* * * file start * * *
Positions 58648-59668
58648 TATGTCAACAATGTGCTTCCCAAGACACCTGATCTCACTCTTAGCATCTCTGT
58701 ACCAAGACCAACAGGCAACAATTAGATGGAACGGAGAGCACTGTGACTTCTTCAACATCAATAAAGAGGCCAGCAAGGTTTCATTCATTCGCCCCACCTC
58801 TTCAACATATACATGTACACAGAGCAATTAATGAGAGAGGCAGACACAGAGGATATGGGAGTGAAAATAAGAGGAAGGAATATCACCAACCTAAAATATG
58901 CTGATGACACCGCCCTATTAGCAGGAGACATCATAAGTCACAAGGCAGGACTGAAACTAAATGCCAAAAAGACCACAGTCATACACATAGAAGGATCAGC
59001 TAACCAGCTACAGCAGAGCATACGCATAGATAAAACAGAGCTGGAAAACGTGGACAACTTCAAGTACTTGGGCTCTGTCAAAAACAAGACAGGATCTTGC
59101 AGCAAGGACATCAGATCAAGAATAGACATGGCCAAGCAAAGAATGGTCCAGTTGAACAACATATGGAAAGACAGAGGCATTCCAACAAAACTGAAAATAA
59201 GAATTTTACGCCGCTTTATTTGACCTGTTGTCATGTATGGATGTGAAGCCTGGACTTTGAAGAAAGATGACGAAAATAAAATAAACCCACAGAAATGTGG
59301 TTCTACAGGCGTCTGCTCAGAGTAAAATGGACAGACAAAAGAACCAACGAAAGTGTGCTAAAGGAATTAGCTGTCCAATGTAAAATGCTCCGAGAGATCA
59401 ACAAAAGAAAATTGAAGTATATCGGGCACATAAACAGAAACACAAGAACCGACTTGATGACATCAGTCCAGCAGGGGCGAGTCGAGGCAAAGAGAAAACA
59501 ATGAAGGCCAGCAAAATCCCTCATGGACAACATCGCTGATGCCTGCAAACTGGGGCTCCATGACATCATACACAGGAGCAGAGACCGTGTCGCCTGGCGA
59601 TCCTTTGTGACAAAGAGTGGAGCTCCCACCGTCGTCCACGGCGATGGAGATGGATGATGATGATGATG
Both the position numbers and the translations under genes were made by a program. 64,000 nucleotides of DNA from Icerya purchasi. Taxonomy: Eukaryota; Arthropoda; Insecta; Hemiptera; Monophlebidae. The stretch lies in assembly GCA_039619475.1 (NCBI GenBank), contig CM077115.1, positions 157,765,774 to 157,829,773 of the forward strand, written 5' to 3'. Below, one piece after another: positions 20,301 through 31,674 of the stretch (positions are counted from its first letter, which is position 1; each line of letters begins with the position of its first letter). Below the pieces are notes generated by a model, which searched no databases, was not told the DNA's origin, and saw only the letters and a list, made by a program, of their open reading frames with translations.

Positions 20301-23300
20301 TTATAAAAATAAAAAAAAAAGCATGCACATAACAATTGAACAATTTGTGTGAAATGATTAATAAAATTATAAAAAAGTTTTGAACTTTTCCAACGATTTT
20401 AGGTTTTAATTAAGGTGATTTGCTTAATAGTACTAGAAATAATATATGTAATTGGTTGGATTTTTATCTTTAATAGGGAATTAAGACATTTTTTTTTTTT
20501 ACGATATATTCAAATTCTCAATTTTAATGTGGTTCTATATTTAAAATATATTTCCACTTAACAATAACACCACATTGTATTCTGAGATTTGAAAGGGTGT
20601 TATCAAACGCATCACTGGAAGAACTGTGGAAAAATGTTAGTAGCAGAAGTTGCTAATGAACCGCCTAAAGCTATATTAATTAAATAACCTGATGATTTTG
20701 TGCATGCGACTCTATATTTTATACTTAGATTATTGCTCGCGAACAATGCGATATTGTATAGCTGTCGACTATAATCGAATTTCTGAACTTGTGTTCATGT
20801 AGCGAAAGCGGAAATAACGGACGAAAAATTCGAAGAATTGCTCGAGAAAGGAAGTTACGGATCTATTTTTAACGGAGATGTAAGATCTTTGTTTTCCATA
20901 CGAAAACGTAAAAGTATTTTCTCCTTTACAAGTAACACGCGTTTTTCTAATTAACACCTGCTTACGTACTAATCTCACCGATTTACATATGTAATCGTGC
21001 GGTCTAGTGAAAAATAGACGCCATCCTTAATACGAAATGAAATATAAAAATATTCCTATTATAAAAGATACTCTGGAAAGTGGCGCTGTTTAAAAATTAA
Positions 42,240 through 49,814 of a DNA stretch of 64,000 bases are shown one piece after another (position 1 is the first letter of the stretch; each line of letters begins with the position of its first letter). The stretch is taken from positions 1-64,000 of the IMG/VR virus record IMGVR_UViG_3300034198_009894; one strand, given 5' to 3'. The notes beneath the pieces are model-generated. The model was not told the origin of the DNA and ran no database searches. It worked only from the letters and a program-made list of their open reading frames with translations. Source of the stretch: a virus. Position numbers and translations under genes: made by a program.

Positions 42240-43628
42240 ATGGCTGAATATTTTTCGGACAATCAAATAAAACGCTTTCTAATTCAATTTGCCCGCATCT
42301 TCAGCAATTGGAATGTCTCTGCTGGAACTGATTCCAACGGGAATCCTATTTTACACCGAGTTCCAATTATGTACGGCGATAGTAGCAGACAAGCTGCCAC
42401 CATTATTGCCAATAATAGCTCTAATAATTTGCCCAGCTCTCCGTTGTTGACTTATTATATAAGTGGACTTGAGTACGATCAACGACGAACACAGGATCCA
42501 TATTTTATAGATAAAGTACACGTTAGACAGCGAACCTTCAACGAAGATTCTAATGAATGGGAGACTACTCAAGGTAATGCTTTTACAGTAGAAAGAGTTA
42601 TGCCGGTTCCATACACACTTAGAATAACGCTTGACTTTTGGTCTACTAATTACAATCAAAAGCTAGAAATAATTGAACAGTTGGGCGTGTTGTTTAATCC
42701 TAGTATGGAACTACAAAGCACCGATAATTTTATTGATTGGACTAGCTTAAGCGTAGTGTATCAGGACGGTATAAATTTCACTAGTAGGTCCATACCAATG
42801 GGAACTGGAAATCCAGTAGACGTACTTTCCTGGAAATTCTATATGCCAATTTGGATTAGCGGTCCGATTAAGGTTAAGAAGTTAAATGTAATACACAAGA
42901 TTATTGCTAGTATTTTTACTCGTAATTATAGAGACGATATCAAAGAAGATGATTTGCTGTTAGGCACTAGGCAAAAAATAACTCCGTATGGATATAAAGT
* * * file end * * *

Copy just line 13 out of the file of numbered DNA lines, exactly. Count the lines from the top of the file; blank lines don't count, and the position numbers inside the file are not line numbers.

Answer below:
Both the position numbers and the translations under genes were made by a program. 64,000 nucleotides of DNA from Icerya purchasi. Taxonomy: Eukaryota; Arthropoda; Insecta; Hemiptera; Monophlebidae. The stretch lies in assembly GCA_039619475.1 (NCBI GenBank), contig CM077115.1, positions 157,765,774 to 157,829,773 of the forward strand, written 5' to 3'. Below, one piece after another: positions 20,301 through 31,674 of the stretch (positions are counted from its first letter, which is position 1; each line of letters begins with the position of its first letter). Below the pieces are notes generated by a model, which searched no databases, was not told the DNA's origin, and saw only the letters and a list, made by a program, of their open reading frames with translations.